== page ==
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Charles Bonnet: The Black Kingdom of the Nile

Harvard University Press, Cambridge, 2019, 209 pp., ISBN 978-0674986671

It is no exaggeration to say that Charles Bonnet has rewritten the history of the Middle Nile Valley over the past 50 years. This book is a splendid summary of his life’s research, presenting important results which are primarily based on archaeological fieldwork in the city of Kerma and the nearby site Dukki Gel at the Third Cataract of the Nile in modern Sudan. This well-illustrated volume will be of interest to Egyptologists and Nubiologists, as well as a wider audience without expert knowledge. It introduces the reader to the Kingdom of Kerma, an important early African state whose political, military, and technological achievements have long been underestimated due to former Egypto-centric biases. Bonnet’s excavations and his studies, as well as his contributions to the new Kerma site museum discussed in this book, allow a more balanced assessment of this African civilization which has long been hidden in the shadow of Egypt.

The book is structured in three parts, reflecting its origins in three Huggins Lectures delivered at Harvard University in Cambridge, Massachusetts in 2016. This structure follows a chronological sequence, both for the history of Nubia and the history of excavations. The focus of the book is on the architecture and the corresponding evolution of a highly complex archaeological site at Kerma.

Part 1 (pp. 7–68) offers an overview of the archaeological remains from the city of Kerma in a detailed diachronic assessment, focusing on its urban evolution during the Early, Middle, and Classic Kerma periods. The overview starts with Early Kerma in 2500 BCE and outlines major changes in the course of the Nile due to climate change and aridification, which resulted in certain modifications of lifestyles across the region. The author points to a north-south route from Kerma city to Dukki Gel as one of the key elements for the site structure. Building techniques like wood-strengthened earthworks, numerous post holes, and the Nubian tradition of galous technique are summarized. Bonnet highlights differences and similarities to Egyptian-style buildings and fortresses to stress the indigenous tradition of the Kerma bastions. Infrastructure such as pottery kilns and workshops, enclosures for herding cattle, and magazines are also described. According to Bonnet, the process of urbanization was completed around 1800 BCE, as evidenced by an increase in the size of the city, the number and density of the structures, and the focus on a religious precinct.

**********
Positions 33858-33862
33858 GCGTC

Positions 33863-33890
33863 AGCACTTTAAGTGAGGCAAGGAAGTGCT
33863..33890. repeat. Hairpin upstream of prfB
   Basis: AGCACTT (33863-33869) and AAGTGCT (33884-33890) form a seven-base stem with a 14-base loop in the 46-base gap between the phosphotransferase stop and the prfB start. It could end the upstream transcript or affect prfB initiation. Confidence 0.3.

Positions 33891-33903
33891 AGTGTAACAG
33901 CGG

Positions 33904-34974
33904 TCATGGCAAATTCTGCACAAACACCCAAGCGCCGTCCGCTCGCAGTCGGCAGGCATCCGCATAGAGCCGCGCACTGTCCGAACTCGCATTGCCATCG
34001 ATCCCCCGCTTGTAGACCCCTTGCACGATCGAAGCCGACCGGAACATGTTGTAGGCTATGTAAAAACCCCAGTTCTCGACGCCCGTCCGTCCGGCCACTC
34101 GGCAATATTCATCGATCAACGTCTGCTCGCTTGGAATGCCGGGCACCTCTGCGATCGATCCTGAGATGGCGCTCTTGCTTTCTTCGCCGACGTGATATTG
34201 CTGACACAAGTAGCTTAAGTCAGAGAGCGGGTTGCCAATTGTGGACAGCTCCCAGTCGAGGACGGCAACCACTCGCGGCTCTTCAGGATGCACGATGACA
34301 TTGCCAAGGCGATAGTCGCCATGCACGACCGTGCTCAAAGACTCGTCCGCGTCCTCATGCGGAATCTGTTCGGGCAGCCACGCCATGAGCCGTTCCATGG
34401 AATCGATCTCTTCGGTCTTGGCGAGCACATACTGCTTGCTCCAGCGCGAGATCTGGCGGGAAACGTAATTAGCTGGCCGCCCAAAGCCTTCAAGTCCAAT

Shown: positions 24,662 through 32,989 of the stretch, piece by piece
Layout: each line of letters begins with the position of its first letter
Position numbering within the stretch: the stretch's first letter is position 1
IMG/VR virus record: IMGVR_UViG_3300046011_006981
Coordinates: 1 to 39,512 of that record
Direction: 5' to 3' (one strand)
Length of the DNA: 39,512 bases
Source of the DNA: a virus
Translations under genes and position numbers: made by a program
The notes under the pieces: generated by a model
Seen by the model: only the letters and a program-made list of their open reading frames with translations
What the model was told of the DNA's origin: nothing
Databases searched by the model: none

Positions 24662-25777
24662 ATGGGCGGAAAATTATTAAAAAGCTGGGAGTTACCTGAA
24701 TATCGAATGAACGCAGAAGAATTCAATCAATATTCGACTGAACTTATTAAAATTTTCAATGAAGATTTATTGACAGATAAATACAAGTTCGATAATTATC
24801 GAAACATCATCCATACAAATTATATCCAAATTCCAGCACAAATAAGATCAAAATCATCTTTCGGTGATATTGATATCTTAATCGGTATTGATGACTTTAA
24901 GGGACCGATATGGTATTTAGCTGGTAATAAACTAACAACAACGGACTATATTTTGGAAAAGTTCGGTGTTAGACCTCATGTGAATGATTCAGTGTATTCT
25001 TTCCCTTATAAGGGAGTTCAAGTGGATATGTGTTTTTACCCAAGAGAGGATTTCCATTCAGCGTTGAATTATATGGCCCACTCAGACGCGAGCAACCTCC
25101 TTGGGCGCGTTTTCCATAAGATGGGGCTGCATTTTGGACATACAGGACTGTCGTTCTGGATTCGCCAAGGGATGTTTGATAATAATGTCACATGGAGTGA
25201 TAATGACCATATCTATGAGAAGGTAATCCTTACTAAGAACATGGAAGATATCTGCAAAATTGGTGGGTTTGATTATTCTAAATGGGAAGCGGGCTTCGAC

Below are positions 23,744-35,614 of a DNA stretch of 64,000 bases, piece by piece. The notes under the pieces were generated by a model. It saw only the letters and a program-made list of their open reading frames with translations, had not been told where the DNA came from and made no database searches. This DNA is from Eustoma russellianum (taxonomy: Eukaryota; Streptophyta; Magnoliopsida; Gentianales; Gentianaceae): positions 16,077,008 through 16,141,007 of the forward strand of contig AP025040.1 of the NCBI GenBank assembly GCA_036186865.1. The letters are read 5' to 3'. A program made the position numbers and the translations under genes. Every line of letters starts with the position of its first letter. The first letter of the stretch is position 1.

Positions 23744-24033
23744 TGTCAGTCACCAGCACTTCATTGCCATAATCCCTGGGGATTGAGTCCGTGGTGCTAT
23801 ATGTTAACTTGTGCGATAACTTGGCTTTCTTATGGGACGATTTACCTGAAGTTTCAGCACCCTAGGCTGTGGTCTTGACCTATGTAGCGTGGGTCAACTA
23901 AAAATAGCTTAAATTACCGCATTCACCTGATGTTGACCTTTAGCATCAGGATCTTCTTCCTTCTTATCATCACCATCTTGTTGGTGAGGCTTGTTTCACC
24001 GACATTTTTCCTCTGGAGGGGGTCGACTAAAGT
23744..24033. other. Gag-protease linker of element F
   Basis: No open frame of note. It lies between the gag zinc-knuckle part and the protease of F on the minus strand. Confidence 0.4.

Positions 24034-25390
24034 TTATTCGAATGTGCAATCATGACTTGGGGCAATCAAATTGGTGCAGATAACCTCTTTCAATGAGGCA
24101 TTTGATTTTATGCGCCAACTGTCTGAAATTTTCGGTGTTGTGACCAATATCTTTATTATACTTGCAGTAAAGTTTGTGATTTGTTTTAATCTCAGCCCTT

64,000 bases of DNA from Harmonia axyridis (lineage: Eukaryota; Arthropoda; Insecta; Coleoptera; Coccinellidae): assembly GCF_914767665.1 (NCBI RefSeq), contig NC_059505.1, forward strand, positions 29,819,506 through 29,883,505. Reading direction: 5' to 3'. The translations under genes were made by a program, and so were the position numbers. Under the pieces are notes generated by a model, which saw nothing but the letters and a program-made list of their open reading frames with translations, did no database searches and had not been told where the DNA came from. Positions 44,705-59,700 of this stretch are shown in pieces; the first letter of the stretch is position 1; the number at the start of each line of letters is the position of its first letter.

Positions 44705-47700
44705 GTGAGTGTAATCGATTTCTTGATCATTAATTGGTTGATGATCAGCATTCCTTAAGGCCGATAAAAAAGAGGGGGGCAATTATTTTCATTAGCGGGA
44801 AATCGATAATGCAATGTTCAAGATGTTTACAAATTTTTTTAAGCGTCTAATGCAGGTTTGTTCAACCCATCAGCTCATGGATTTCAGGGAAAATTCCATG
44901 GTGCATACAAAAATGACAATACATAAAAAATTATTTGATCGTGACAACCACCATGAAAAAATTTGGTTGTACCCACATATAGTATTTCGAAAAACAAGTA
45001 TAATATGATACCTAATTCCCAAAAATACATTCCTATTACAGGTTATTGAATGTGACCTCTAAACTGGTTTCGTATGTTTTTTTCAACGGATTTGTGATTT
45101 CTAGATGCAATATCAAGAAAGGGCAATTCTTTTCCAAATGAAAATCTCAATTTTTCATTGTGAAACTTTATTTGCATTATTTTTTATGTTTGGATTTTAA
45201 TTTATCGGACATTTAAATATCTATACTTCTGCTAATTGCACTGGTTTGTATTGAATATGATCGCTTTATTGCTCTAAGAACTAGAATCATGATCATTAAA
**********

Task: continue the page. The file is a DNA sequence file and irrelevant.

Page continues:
During its peak (1750–1500 BCE), several changes were visible at Kerma: more regular building plans; changes in the religious precinct; and the considerable enlargement of temples. Metallurgic workshops and the port area became important infrastructural features of the city. A royal tomb measuring 17 m in diameter and 6 m deep, dug into clay and silt, dates to around 1520 BCE. Preceding the Egyptian conquest in 1500 BCE, this tomb probably reflects a change in customs and confirms the emergence of an increased hybridization of Nubian groups in Classic Kerma times (see also Williams, 2021).

All in all, Bonnet uses a well-established approach in Egyptology to study architecture as a reflection of historical patterns in the State. He interprets the abandonment of Kerma city as the result of conflict with Egypt at the beginning of the New Kingdom, while the site of Dukki Gel continues to flourish. Although these interpretations are tempting, they pose a general danger insofar as archaeological data is read as support for textual sources, rather than as evidence in its own right.

Part 2 (pp. 71–124) presents the site of Dukki Gel, a city founded by the Egyptian king Thutmose I just to the north of Kerma after its abandonment. The discovery of Dukki Gel challenges a general understanding of the Kerma region because this site has a very distinct architecture, including some features that predate Thutmose I and are markedly different from Kerma and wider Egyptian and Nubian traditions. The current hypothesis offered by Bonnet is appealing: Dukki Gel was founded during the Kerma Kingdom as a second urban site for a different population, most probably people from central Sudan. Although it remains to be confirmed, this illustrates the global impact and far-reaching influence of the Kerma empire at its zenith.